Tuesday, September 21, 2021

Rescuers save nearly 400 migrants from dangerously overcrowded boat off Tunisia

The rescued migrants were mainly men from Morocco, Bangladesh, Egypt and Syria.

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Two humanitarian rescue ships pulled 394 migrants from a dangerously overcrowded wooden boat in the Mediterranean Sea overnight on Sunday in an operation lasting about six hours, a Reuters witness said.

The German and French NGO ships Sea-Watch 3 and Ocean Viking rescued the migrants in Tunisian waters 68km from the North African coast, near oil facilities and other ships.

Sea-Watch 3, which assumed command of the operation, took 141 of the survivors while Ocean Viking took the rest. The yacht Nadir, from the German NGO ResQ Ship, later gave support.

It was not clear if there were any deaths or injuries among the migrants who were in the wooden boat, which was crammed with migrants on deck and inside the hull.

The craft was taking in water and its engine was not working, the Reuters witness said.

Migrant boat departures from Libya and Tunisia to Italy and other parts of Europe have increased in recent months as weather conditions have improved.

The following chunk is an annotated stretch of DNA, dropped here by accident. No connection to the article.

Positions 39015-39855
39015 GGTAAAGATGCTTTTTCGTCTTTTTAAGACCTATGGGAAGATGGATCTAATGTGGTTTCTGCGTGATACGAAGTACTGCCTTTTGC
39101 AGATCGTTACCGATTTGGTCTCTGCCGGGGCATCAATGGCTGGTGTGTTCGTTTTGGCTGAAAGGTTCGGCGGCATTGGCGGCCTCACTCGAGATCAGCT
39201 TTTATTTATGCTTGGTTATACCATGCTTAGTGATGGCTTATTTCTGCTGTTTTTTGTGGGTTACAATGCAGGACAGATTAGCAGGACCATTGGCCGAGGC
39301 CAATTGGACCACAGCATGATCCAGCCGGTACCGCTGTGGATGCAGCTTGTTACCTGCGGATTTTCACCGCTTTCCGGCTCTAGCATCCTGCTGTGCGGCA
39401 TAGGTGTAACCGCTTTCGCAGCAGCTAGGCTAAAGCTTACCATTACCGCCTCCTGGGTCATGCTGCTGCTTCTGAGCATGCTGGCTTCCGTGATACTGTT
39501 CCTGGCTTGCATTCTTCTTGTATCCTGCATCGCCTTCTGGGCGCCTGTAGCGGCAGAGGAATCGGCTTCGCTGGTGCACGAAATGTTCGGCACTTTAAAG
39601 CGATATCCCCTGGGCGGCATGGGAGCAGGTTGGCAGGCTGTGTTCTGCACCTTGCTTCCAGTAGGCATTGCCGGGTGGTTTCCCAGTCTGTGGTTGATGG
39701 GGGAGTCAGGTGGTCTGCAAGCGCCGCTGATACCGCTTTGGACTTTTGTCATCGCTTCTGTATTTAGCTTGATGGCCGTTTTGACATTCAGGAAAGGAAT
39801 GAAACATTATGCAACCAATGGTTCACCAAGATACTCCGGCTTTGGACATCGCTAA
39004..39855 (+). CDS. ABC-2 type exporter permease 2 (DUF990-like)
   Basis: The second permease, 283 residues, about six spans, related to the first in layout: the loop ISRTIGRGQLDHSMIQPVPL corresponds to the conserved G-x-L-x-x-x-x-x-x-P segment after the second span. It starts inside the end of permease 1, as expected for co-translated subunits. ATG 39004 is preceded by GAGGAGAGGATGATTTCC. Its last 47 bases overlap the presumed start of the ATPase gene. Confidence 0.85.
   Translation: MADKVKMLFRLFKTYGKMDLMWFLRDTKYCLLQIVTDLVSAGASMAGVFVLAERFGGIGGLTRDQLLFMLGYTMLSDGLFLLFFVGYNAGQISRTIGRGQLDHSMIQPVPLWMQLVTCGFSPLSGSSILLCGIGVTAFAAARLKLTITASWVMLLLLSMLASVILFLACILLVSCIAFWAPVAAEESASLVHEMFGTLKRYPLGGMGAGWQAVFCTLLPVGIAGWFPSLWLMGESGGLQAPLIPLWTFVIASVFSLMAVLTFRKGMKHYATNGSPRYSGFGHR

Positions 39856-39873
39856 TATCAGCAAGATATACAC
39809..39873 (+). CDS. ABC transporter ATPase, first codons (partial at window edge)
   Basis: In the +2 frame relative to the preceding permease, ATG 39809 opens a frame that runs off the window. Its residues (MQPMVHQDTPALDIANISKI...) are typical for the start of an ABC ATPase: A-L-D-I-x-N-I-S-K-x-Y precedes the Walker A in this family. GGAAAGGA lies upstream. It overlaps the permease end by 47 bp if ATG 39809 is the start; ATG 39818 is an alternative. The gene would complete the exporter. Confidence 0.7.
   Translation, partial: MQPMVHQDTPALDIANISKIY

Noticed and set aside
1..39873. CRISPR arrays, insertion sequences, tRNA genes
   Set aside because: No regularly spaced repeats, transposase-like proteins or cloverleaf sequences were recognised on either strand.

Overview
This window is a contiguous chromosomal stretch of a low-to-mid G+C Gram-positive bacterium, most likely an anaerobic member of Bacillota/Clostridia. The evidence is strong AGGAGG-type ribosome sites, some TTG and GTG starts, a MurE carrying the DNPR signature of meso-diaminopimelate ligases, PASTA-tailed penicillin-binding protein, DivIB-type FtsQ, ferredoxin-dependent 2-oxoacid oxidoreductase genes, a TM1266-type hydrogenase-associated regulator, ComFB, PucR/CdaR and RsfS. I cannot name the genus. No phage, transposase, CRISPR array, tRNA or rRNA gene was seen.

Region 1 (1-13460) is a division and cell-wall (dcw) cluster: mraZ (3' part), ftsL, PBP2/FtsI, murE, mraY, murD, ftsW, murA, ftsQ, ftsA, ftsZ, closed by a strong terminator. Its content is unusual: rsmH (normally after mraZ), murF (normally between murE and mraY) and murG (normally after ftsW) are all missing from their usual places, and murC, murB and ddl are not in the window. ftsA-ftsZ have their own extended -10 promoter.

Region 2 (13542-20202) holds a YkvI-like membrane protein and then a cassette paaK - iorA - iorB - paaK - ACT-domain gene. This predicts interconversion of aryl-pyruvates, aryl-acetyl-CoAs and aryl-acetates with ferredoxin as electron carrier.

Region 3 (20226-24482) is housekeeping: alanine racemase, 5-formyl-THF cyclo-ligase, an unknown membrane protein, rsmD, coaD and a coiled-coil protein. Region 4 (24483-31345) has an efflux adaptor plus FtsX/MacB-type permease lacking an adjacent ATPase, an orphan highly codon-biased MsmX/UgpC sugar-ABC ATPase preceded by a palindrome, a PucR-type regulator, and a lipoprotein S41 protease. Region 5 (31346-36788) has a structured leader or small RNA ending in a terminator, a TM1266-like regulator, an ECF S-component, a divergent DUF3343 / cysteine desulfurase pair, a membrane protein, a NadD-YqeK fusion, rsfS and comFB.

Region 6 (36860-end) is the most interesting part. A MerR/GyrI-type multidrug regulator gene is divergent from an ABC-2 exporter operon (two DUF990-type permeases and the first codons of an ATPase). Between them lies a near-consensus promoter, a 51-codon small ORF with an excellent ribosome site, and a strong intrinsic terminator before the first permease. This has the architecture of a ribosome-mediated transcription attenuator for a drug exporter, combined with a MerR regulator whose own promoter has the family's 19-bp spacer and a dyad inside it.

According to the UN-affiliated International Organization for Migration, more than 1,000 people fleeing conflict and poverty in Africa and the Middle East have perished this year in the Mediterranean.

Many of the migrants in this latest rescue were seen jumping off the boat and trying to swim to Sea-Watch 3, the Reuters witness said.

The migrants were mainly men from Morocco, Bangladesh, Egypt and Syria.

The Ocean Viking on Saturday had also rescued 196 migrants off Libya, the humanitarian ship’s operator said.

It first picked up 57 people in an inflatable dinghy struggling in international waters off the North African country, SOS Mediterranee said.

In the afternoon, the ship’s crew carried out two additional rescues in the same area, plucking 54 people from a dinghy and 64 others from a wooden vessel.

SOS Mediterranee accuses EU governments of neglecting coordinated search-and-rescue action to discourage migrants from attempting the crossing from war-torn Libya, where they are often victims of organised crime and militia violence.

Libyan authorities are also accused of forcibly returning intercepted ships to Libya, even when they are in European waters.

A UN Human Rights Office report in late May urged Libya and the EU to overhaul their rescue operations, saying existing policies “fail to prioritise the lives, safety and human rights” of people attempting to cross from Africa.

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